Thursday, May 20, 2010
We picked up the bird seed in the early afternoon. The feeder had been up about an hour hanging from one of the cottonwood trees above the Little Union Canal behind the new place in Idaho. I had already seen a small bird there. As I was taking this picture, the squirrel obliged by assuming delightful poses. This is my favorite: I like the balance, the pose, the willow branches, the willow leaves and the leaves of the cottonwood suckers. The color, light and the textures remind me of a tapestry. Good night.
at 11:38 PM
Tuesday, May 11, 2010
Honestly, that is the name of this particular epiphyllum, which has eight blooms out this morning. I can hardly bear to leave on this trip. I'm really glad we were prevented from leaving sooner, or I would have missed wpi bloom season. What I need is a traveling greehouse I could tow behind my car. Now, off to Idaho and the iris garden.
at 10:43 PM
Monday, May 10, 2010
Lovely haiku reading and events at the Teahouse in San Jose's Japanese Friendship Garden. Highlights were the many ducklings, of course, and the guided tour of the koi nursery tanks, where they are growing some koi that that hope to restore to the pond after the new filtration system is installed. It was Penny, a genuine Koi Ranger who took us on a tour.
I was trying out a new camera and it made me quite happy with its 12x zoom. This is the full frame, the ducklings can be seen in all their shaprt cuteness and I like the way the little touches of vegetation are in two corners.
We also had a haiku ginko, or garden walk, and a mighty drum session with two drummers from the group Maiko Drum. They were pretty awesome and made that old teahouse rattle!
More pictures of this great day here:
at 1:02 AM
Saturday, May 01, 2010
Tonight on satellite radio, Robert Aubry Davis played Brahms' German Requiem in a recording conducted by Robert Shaw. Robert Aubry Davis (I always call him by his full name since I fell in love with his voice and his brilliant and funny comments on the old Vox channel on XM Radio.) This delightful channel which played all sorts of music for the human voice from Monteverdi to Verdi and all sorts of masses and plainchants, leider and art songs of all descriptions is no more: a victim of the folding together of the two satellite radio companies. The replacement is the Metropolitan Opera channel on Sirius-XM, which plays ONLY music from the Met, so mostly opera, and many dull old recordings of the played-out few popular operas. But (perhaps due to his large and noisy fan base) R.A.D. soldiers on as a host on the Symphony Hall channel and is as wonderful and well-informed as ever. He searches out rare recordings, and the best recordings, and plans programs for the centennials, tri-centennials and all sorts of anniversaries for musicians. He sends out a weekly email newsletter so we can be sure to catch the things we especially want to hear. And he is a person I love.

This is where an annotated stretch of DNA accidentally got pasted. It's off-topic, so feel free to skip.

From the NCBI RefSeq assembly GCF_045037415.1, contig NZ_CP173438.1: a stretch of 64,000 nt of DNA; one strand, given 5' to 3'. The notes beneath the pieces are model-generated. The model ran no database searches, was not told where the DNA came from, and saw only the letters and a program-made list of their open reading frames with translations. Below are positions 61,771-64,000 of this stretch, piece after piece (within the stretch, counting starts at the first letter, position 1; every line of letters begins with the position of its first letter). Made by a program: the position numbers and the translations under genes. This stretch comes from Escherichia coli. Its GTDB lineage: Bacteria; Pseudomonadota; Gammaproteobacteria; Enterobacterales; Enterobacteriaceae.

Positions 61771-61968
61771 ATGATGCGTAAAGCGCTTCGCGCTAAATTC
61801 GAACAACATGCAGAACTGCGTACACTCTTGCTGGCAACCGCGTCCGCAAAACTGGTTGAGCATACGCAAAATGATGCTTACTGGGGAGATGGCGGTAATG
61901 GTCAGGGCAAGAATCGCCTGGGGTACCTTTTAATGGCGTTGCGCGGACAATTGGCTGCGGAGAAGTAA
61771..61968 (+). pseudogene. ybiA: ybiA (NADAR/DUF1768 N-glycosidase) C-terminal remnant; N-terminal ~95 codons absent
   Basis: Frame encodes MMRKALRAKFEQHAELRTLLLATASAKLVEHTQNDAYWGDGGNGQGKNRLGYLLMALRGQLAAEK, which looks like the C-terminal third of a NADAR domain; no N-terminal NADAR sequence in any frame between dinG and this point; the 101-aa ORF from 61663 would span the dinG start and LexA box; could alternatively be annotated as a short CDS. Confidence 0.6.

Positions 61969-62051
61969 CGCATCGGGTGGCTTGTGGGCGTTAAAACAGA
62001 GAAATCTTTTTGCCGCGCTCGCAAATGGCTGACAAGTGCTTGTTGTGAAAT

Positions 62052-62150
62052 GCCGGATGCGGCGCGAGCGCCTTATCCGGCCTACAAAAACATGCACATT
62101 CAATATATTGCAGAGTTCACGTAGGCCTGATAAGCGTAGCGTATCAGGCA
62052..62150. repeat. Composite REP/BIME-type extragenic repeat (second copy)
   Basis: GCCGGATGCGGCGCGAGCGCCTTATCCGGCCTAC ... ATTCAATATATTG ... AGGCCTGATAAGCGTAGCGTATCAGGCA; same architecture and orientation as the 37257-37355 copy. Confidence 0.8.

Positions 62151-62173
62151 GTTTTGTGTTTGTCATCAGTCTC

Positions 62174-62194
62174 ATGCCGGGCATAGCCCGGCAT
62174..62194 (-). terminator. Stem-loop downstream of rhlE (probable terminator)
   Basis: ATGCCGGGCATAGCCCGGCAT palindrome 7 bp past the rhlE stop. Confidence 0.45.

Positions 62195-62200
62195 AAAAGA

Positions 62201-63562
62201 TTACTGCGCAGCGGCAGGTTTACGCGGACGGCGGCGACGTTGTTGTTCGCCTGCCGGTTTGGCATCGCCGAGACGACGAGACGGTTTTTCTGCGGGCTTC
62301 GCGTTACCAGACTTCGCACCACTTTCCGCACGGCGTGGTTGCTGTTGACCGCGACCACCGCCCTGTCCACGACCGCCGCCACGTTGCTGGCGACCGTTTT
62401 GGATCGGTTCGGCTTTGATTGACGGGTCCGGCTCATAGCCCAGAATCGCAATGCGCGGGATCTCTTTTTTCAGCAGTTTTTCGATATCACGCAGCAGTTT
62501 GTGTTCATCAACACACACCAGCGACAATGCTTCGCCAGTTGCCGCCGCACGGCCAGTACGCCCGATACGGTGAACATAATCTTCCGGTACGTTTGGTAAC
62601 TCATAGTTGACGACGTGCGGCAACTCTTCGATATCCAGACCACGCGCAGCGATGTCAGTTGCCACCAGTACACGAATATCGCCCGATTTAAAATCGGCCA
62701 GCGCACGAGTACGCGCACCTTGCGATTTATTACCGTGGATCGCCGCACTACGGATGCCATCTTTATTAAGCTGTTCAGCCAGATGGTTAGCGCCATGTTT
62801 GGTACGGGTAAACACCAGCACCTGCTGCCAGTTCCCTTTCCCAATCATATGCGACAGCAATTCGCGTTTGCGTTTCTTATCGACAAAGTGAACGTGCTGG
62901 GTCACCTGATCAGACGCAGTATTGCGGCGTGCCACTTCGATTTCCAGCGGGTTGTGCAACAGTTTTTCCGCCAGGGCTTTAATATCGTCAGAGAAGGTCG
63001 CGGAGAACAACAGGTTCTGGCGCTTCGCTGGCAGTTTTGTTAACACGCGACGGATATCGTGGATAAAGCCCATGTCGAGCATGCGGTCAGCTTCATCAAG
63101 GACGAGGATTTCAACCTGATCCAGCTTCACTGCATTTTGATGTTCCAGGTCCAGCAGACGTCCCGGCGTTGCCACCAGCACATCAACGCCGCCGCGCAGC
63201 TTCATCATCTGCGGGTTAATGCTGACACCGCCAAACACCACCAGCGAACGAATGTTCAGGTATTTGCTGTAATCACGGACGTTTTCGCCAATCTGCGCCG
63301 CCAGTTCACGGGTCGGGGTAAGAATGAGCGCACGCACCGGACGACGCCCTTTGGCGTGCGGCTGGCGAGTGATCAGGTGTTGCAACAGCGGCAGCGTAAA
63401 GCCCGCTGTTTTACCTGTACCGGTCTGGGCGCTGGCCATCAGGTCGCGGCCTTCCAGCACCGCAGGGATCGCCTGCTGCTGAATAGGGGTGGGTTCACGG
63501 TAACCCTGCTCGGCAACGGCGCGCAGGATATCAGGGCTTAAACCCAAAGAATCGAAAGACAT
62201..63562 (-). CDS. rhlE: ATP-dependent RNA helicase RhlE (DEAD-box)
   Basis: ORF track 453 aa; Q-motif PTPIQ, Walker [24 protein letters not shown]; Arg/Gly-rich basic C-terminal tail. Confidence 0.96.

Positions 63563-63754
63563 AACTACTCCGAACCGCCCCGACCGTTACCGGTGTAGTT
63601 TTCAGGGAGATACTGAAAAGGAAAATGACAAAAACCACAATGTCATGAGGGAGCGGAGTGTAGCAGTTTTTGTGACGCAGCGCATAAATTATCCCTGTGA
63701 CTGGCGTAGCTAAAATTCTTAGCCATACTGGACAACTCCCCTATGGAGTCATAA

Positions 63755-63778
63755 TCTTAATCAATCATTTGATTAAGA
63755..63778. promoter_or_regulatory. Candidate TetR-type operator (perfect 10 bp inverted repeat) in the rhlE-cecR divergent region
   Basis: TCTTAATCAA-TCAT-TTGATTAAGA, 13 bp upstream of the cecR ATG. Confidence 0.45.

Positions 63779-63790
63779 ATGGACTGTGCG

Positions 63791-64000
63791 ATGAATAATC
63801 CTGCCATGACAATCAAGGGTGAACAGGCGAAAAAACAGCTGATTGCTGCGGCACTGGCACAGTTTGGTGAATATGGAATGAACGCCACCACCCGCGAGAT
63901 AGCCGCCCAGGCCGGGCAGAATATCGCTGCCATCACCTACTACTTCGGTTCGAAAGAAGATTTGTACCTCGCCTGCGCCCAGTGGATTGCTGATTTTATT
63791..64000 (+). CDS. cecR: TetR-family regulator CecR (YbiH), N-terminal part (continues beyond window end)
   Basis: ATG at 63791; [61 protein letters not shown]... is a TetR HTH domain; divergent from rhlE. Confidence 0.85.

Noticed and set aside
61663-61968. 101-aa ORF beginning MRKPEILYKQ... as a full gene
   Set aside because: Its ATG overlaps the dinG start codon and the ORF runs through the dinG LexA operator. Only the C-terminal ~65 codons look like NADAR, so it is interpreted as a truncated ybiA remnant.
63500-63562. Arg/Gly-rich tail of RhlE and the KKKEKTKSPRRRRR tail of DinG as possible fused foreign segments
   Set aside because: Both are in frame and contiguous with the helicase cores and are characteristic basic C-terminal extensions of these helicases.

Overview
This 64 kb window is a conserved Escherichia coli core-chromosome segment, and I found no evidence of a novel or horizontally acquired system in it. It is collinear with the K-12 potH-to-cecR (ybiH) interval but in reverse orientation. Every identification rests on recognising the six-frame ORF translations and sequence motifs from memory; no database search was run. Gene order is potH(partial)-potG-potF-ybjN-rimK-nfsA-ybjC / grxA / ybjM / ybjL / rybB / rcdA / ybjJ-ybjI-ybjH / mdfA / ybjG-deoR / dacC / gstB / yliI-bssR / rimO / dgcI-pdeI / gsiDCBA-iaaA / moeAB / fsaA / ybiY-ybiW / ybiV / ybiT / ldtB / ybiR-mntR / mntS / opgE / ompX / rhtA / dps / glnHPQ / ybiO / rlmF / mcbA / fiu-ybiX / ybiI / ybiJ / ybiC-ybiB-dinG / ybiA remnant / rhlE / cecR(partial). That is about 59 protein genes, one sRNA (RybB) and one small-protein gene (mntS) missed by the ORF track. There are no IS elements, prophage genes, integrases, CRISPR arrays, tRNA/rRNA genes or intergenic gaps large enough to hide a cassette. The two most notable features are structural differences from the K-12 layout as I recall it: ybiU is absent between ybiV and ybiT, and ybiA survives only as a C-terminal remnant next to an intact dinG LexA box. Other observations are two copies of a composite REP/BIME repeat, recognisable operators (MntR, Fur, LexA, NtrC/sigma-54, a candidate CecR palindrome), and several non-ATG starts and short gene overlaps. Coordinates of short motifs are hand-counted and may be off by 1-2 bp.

In the early 1980s, I sang with the Gavilan College Concert Choir under the direction of Ronald Graham. Preparation for our concerts created the most outstanding musical experiences of my life. And Ron is a person I love, who made a great difference in my life through his teaching. Toward the end of this golden era, we sang the Brahms, or at least as much of it as we could credibly prepare in one semester. Once you have learned such music, it stays with you forever.
In his introduction, Robert Aubry Davis talked about the writing of the this work, and its relation to the deaths of Brahms' mother and the death of his friend and mentor, Robert Schumann. There is a little bit about this in Wikipedia.
As the music began to play, I slowed and then stopped my Kindle-reading of They Came Like Swallows by William Maxwell, a beloved author. As I listened, the music entered my chest just above my heart and swelled, swelled, swelled and settled there.
So, there they are, three beloved art-guys.
And above, a rose (planted by my husband, another beloved fellow) after rain. This is one of the first dozen taken with my new camera, a 12 megapixel beauty with a fast sharp lens and a 12x zoom. Might turn out to be the perfect camera.
Might turn out to be a perfect life.
at 12:12 AM